After I had my daughter (a difficult birth that resulted in an emergency C-section) it was a long time before I was able to do any real exercise. Even just bending down to scoop her out of her crib caused me pain. For someone who had done yoga regularly and belonged to a gym, it was difficult to accept that the best my body could manage was a few slow walks with the stroller.
Gradually, of course, I healed and my first venture back to yoga was to trek downtown from my northern Manhattan neighborhood to take a class with an old college friend who taught at the esteemed New York City Jivamukti yoga center.
Sandhi had not only become an amazing yogi, but had also entered the wonderfully eccentric world of circus-style acrobatics. She did aerial yoga, danced with fire, and performed incredibly nuanced moves with hula hoops. I talked to her about my pregnancy and how hard it’d been on my body, how slack my stomach had become.
A few weeks later, Sandhi came to my office in midtown Manhattan and delivered one of the best things I’ve ever been given: a handmade (by her) extra-large hula hoop tricked out in shiny orange and fuchsia stripes.
I was so excited that I actually started hooping right there in the lobby of the publishing company where I worked. The hip-gyrating motion that I hadn’t done since childhood came back to me surprisingly easily, even with the bigger, more challenging hoop. Not only did my body remember the motion, but my heart did too. I was grinning like a kid, the absolute joy of hula hooping was as exhilarating as it had been when I was ten.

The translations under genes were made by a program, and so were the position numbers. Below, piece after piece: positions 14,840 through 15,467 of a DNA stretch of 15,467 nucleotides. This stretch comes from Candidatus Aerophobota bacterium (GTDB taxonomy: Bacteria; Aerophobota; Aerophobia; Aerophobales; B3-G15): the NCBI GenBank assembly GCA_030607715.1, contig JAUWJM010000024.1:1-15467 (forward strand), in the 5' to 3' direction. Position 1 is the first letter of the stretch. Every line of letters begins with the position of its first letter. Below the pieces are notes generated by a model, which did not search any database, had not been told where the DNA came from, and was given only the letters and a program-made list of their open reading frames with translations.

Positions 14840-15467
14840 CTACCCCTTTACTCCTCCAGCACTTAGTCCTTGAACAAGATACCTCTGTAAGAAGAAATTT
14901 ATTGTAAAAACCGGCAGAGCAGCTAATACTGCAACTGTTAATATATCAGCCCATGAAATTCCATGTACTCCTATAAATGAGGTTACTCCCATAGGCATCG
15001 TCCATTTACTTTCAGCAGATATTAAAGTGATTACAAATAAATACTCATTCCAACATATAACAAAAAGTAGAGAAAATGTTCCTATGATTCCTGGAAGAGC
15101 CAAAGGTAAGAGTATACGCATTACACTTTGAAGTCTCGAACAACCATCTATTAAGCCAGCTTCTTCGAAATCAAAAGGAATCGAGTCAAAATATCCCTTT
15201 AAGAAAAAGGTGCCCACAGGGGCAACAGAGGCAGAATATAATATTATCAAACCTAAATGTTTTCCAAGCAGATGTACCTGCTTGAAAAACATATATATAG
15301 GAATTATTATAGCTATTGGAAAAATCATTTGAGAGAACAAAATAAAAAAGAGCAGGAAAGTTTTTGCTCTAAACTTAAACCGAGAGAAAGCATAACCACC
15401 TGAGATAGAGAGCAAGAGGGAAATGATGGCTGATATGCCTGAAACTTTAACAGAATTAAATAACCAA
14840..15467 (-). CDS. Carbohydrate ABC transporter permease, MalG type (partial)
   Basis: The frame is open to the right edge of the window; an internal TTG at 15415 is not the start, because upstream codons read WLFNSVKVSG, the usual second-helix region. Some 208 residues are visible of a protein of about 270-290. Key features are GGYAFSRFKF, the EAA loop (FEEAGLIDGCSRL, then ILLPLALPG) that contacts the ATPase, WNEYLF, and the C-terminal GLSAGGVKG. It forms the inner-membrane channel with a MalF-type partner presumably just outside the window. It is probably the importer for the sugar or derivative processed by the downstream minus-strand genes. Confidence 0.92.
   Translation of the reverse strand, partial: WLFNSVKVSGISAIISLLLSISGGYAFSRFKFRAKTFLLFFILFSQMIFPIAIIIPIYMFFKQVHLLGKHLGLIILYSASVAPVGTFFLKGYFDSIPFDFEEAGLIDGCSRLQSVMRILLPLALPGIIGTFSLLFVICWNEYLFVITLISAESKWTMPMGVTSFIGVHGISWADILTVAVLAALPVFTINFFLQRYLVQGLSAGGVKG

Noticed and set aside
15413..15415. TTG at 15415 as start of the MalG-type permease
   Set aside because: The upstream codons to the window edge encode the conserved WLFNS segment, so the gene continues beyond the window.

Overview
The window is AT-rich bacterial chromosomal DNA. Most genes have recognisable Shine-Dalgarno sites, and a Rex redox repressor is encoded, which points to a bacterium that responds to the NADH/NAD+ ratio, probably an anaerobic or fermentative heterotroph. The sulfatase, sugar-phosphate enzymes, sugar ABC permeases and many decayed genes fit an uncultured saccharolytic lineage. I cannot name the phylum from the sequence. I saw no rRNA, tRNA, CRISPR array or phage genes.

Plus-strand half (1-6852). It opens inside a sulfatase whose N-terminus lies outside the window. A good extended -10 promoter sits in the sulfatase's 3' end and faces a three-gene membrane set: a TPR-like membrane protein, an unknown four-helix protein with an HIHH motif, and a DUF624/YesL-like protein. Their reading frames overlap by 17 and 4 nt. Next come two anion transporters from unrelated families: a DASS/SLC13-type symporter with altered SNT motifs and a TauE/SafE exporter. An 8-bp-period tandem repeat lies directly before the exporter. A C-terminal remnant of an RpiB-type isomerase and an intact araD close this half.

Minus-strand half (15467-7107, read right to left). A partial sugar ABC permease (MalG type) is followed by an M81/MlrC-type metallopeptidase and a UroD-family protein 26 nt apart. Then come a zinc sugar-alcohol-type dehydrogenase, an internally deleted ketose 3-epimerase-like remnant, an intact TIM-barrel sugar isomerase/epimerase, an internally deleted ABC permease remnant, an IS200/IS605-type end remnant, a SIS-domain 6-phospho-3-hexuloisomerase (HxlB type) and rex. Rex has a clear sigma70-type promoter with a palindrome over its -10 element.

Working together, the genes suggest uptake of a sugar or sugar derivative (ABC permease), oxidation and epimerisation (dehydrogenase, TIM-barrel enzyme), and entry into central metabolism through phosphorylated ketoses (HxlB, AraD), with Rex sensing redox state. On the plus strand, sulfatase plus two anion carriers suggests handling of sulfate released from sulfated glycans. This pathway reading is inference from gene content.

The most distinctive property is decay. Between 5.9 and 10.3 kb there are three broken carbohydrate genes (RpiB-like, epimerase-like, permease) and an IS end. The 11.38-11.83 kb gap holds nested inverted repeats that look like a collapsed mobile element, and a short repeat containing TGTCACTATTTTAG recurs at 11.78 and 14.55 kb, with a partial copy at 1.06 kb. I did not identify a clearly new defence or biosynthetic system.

After that, I started taking my hula hoop to the park on warm spring days, laying my baby girl on the grass next to me. The hooping was not only helping my stomach muscles get stronger; it was also dragging me out of mild post-partum depression.
I got really good, and people would actually stop to watch me, both kids and adults. I’d smile and just keep spinning, working the hoop all the way up to my neck, getting fancy and turning around in circles as I kept it moving. Shortly after, hooping really caught on and a whole group of moms and kids started meeting weekly in the park for hooping. Sharing the experience was even more fun—and we’d stop and help strangers who wanted to give it a try.
Now, six years later, the very same hoop that my dear friend gave me has become a source of fun for my daughter. After seeing me hoop for so long, she was finally old enough (read: coordinated enough) to give it a try.
It took her over a week to get it, but once she did, there was no stopping her! She swung her tiny body as fast as it could go while she counted aloud. When she got to choose something to share with her kindergarten class, she asked if she could bring in the hoop and perform for the class. The kids went wild for it, counting in unison as Nina rocked it.
They all begged for a chance to try; most of them couldn’t get it since it was a big hoop and they’d never done it before. I smiled as my daughter sweetly (but knowingly) counseled them on how to do it. She was so proud!
The hula hoop still gets used by both of us, but also now by adults and kids who come over for dinner parties. One night we had a family over and Nina got out her hoop to show them. Though their three-year-old was too young to do it, that didn’t stop her mom.
My friend grabbed that hoop with a determined glint in her eye. Like me, she’d hooped as kid too. One, two, three times she tried. Finally, memory muscle kicked in and the hoop was sailing around her hips, and we were all shouting “Go Kelli, Go Kelli!” The best part was when Kelli’s normally quiet, shy husband finally grabbed the hoop and tried every kind of gyration possible to get it going, all of us cheering him on ecstatically. It was a priceless moment.
But, really, I wasn’t so shocked. I knew the power of my hula hoop: its magical ability to bring an adult’s guard down and plunk them back into childhood reverie.
From saving my body to entertaining my child to bringing grown friends to fits of laughter, this circle had truly come full circle.
Are you a hooper? Leave a comment with your experience!